In a first of its kind, half a dozen ICO companies have come together to collaborate on a new fund that plans to pay out more than $100 million to promising projects in the Ethereum crypto space.
The vehicle — called the Ethereum Community Fund — will be supported by crypto projects Omise Go, Cosmos, Golem, Maker, and Raiden, with Japanese VC Global Brainalso in tow. The door is open for other projects and companies to join and the fund size could increase independent of that, too.
These are visible members of the crypto space: among them, OMG’s coin market cap is $1.6 billion, Golem’s is $360 million, and Maker’s is $680 million, according to Coinmarketcap.com, while Raiden and Cosmos are highly-rated from a technical standpoint.
Beyond those projects, the Ethereum Foundation, which controls the Ether token that is the base for the majority of ICO projects, is involved with founder Vitalik Buterin confirmed in an advisory role alongside a number of other industry figures.
The exact scope of the project is not fully clear at this point, but TechCrunch understands that initially more than $100 million in fiat, Ether and other tokens has been pooled for the fund, which is known as ECF. The capital will be deployed via grants — i.e. not in exchange for equity or tokens — that will be awarded to projects, services or business that are seen to “enrich” the Ethereum community.
“This program will be established as a permanent financial endowment to support and aid projects in building crucial open-source infrastructure, tooling, and applications,” reads the fund’s website.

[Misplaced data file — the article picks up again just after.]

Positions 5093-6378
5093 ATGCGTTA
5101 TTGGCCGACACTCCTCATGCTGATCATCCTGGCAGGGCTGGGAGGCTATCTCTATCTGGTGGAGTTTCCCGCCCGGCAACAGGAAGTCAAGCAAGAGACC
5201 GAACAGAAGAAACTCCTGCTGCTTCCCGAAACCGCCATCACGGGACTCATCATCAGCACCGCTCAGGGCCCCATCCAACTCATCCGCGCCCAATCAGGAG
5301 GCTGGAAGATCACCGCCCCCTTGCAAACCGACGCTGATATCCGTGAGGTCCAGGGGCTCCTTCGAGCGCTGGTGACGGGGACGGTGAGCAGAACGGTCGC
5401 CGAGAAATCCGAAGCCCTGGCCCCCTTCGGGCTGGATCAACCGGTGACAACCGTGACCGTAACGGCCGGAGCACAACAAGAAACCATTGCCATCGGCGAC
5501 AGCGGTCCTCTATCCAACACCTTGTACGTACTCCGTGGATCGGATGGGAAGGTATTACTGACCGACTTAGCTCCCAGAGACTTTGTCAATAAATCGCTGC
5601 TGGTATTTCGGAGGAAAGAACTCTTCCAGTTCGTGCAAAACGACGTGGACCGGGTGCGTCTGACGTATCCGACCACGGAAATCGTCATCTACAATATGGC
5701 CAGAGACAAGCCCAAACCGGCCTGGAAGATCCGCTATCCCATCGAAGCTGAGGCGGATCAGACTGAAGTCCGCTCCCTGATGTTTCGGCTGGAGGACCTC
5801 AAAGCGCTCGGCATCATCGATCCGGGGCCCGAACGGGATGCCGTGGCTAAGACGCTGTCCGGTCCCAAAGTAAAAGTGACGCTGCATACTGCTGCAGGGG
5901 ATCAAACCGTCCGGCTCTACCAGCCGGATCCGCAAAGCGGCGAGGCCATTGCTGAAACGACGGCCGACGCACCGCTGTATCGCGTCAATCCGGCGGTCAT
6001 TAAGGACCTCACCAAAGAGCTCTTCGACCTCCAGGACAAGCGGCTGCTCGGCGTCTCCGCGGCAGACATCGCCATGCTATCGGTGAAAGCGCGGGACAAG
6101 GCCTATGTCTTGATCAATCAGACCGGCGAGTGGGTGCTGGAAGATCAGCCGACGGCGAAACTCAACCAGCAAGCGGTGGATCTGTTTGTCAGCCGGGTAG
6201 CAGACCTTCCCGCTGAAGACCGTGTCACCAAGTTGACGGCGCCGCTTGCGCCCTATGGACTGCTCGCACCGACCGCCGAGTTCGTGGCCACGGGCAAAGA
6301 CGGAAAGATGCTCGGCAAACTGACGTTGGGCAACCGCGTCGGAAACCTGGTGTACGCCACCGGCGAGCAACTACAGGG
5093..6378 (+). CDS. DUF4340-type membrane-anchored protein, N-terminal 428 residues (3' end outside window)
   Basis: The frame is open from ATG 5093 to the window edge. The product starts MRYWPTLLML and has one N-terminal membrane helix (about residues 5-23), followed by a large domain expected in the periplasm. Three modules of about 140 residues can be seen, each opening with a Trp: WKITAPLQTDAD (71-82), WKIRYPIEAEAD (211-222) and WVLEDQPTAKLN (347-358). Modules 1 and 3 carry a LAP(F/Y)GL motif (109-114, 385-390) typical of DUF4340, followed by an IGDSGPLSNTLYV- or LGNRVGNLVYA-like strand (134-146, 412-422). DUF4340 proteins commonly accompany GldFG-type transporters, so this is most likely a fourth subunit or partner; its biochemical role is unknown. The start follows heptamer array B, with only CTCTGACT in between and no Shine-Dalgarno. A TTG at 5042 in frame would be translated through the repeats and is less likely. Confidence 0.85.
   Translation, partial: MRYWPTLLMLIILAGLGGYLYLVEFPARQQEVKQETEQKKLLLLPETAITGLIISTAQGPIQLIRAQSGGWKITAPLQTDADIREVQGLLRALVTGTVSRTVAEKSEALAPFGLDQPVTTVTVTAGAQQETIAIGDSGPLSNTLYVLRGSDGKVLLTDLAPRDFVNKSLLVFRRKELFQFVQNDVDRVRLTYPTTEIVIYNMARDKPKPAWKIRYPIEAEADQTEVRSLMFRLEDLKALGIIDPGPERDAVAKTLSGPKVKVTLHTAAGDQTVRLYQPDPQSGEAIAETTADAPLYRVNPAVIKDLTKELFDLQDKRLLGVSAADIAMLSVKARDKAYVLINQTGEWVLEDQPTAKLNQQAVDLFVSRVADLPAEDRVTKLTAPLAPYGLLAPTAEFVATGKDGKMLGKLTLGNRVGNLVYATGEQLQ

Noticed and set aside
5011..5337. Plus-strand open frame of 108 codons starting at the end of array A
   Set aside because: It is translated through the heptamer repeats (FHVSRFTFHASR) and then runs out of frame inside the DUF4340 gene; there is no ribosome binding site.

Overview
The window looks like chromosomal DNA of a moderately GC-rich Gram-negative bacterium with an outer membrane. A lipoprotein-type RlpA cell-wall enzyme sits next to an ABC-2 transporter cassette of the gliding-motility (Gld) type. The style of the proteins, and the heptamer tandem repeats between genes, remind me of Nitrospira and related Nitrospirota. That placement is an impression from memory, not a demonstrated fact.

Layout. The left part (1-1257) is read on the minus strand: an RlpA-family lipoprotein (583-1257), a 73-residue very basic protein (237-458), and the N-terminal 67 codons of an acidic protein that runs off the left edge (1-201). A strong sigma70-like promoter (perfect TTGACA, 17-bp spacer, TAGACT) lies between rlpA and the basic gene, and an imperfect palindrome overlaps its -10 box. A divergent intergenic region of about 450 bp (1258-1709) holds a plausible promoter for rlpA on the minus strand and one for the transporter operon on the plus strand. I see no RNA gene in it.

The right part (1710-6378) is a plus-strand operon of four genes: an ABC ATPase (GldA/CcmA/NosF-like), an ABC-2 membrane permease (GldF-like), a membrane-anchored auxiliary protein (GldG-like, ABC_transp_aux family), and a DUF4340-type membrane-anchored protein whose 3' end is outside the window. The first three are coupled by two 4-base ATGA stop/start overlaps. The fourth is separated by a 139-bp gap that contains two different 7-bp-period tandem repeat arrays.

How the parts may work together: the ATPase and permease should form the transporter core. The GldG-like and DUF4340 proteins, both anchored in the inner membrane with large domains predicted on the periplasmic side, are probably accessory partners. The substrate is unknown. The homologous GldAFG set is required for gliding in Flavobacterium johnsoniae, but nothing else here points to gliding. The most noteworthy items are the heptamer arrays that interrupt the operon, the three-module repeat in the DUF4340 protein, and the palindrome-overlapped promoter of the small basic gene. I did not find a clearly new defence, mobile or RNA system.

In practical terms, the ‘Infrastructure Grant Program’ is likely to primarily focus on enabling valuable tech on the infrastructure side. For one thing, Ethereum needs to work on increasing its transaction capacity, as Buterin himself has long admitted and is working to improve. There’s also scope for grants to add value in other ways, perhaps with highly-rated technology or projects.
ECF isn’t providing grant details at this point, but sources with knowledge of the plans said grants could range from $50,000-$500,000 in size with the potential for follow-on funding (grants) to enable progress. Even still, that’s a fairly wide berth. We’re only likely to know more once the money begins to be deployed.
“Ethereum has grown beyond my expectations over the last few years, but the work is clearly not finished. Delivering value that matches the hype should be the mantra of 2018; efforts such as the ECF which help organize the development of the ecosystem are going to help to make that possible,” the Ethereum Foundation’s Buterin said in a statement.
The Ethereum Foundation itself has long run a grant program, and last month it announced its own revamped effort to dole out checks of $50,000-$1 million to projects that can help the scaling problem.
There could be more beyond the grants.
The ECF website states that the grant program is a “first step towards supporting the growth of the Ethereum ecosystem,” and we understand that there is the potential for a for-profit investment element to emerge from the organization in the future. (Naming it the Ethereum Community Fund is another hint that it may not just focus on grants.)
As I reported last month, a host of ICO companies are primed to launch investment funds that are aimed at growing their nascent ecosystems and encouraging companies to build on the platforms that they are developing.
Already, we’ve seen Ripple executives taking part in venture capital funding — after backing San Francisco-based Omni — and it stands to reason that the trend will continue given the vast amounts of capital (albeit in crypto tokens) that some of these crypto companies have pulled in via their ICOs. Even with crypto tokens dropping from all-time highs in January, a number of them remain awash with funds and keen to lure developers and other projects to their platforms.